System Hardening / Vulnerability Management – the science of rendering servers, database systems, firewalls, EPOS systems and all other IT devices fundamentally secure is still the most effective - but often the most neglected - security best practice.
Todays’ contemporary networked systems rely on inter-operation, ease of use and open access – all in direct opposition to system security. A Hardened System is one that has a ‘locked down’ configuration, removing all unnecessary function, access and other potential vulnerabilities that could be exploited by a hacker.
Here at NNT we are advocates of hardening and NNT Change Tracker is bursting at the seams with compliance hardening reports from the Center for Internet Security. Nevertheless, we are always looking for Change Tracker techniques to improve our customer’s security stance and a baseline of process is one such approach.
Gathering process information with the aim of building a baseline is not for the faint hearted! It requires time, patience (a lot of patience J ) and also a system or systems which closely represent your production environment. The procedure,however, is very straight forward and is no more complex than cycling through the following on a representative system:
- Enabling the NNT agent’s process discovery to build the initial baseline
- Analysing and accept the results
- Enable the NNT agent process alerting
- Run the system through its normal life cycle of tasks
- Analyse any process alerts and add into the baseline
- Continue to run system tasks
- Continue to analyse any process alerts and building them into the baseline
- Repeat until all likely processes have been captured by the baseline
To demonstrate, the below example runs through a cycle of this procedure to highlight how things could be done!
The initial step is a baseline of the running process and so in an effort to collect as many valid processes as possible, consider opening features on the system which may be used, for example, the service management page and task manager.
To begin gathering baseline data, either create a new or edit an existing Change Tracker template from Settings > Configuration Templates.
Move to the ‘Process and Services’ tab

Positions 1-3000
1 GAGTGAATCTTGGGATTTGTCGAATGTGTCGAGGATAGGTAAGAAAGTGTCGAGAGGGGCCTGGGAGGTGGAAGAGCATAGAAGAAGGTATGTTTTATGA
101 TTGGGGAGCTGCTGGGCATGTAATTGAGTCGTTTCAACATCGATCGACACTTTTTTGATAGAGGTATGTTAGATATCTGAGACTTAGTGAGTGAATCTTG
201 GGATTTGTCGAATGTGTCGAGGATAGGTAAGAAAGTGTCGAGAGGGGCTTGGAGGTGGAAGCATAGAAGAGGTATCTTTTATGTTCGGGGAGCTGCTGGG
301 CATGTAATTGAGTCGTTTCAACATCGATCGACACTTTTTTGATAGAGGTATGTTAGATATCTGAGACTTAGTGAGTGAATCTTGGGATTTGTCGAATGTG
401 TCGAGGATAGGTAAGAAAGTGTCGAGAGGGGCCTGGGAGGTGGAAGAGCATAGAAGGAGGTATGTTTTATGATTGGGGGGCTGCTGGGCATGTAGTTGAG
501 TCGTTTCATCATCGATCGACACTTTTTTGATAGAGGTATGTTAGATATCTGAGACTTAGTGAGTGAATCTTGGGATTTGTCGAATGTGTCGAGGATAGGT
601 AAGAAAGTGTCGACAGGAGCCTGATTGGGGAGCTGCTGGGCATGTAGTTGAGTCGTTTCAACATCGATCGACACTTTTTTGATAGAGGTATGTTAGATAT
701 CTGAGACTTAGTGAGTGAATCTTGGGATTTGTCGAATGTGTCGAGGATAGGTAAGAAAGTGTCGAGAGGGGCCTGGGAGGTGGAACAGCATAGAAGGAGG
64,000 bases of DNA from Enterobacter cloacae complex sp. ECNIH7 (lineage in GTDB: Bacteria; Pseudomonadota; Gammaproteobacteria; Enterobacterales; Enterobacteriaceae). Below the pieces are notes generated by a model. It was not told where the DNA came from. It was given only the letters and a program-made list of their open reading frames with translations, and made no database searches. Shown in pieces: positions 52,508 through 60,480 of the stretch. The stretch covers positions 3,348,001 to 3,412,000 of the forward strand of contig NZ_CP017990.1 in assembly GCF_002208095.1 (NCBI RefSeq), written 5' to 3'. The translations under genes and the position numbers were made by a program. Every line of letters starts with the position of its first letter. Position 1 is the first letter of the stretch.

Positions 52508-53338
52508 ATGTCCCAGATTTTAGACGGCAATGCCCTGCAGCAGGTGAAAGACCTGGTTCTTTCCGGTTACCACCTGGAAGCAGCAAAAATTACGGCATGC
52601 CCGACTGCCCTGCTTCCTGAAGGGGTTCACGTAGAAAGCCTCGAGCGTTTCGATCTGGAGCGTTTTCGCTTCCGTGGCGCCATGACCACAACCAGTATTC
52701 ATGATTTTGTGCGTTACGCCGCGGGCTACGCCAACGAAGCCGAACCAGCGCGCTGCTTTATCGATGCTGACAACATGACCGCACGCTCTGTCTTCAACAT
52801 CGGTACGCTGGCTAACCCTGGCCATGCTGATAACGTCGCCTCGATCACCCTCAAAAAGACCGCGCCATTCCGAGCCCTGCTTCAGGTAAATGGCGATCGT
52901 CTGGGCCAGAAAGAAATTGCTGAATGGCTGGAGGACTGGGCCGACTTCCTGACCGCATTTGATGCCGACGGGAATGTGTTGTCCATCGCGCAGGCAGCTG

Check ‘Track processes and services in this template’
Select ‘Show Advanced Processes Options’
In the dropdown list select ‘Whitelisted’. There are a number of options here and whitelist is the most suitable for this task, nevertheless a description of all options is below.
Required: The Process/Service must be in the state required and an alert will be raised if this is not the case
Whitelisted: The Process/Service is allowed to be present but this is not mandatory
Blacklisted: The Process/Service is never allowed to be present and an alert will be raised if this is not the case
Graylisted: The process/service has not yet been allocated to another category
With Whitelisted added press the ‘Pick Device’ button and select the system from which the baseline will be taken.
The initial baseline will now be complete. Check ‘Alert when uncategorized processes or services detected’ and save the changes.
The template is now built so before we start the analysis process, a couple of key Change Tracker tasks!
1 - If you have created a new template, link the template to a Change Tracker group and apply the group to your representative system from Settings > Agents & Devices.
2 - If you want to receive email notifications relating to unrecognised processes, set the ‘Agent Alert’ notification type in your profile ‘User Notifications’.
It’s now time to transition into monitoring. Allow the representative system to run through a normal lifecycle of operating system activity, application usage, system management and monitoring tasks. Any process which was not running during the initial baselining will result in an alert, termed within Change Tracker as ‘RuleViolation: Uncategorized process’. The alert will detail the process name, the port number the process is using, its executable path and also the associated account.
These alerts can be seen from the Change Tracker Event screen, where then can be exported for review and If enabled, via email notifications.
Figure 1 - Change Tracker Events
Figure 2 - Event export
Figure 3 - Email notifications
It won’t take long for a number of processes to be gathered. In our monitoring example, the processes identified in the figures 1 to 3 are taskhost.exe and wmiprvse.exe. Taskhost is a native Windows process and Windows Management Instrumentation (WMI) is in use to monitor this system, so these processes are valid, deemed to be acceptable and can be added to the process baseline.
To add processes to the baseline, reopen the template, press ‘Add a Tracked Process’ and paste the executable into the field provided.
Once the processes have been added they will not appear as alert events again and we revert back to monitoring and collecting processes. If we keep repeating this cycle of reviewing detected processes and adding them to the baseline, it will not take long to build a comprehensive list of allowed processes.
Armed with this template, packed full of process knowledge, we can apply the baseline to our production environment. This will further extend our hardening stance and ensure that we will be alerted when new and unrecognised process appear on our systems.
As ever, hopefully the process described here has been useful and the description clear. If you have any further questions about process baselining or any other Change Tracker topic, please contact support!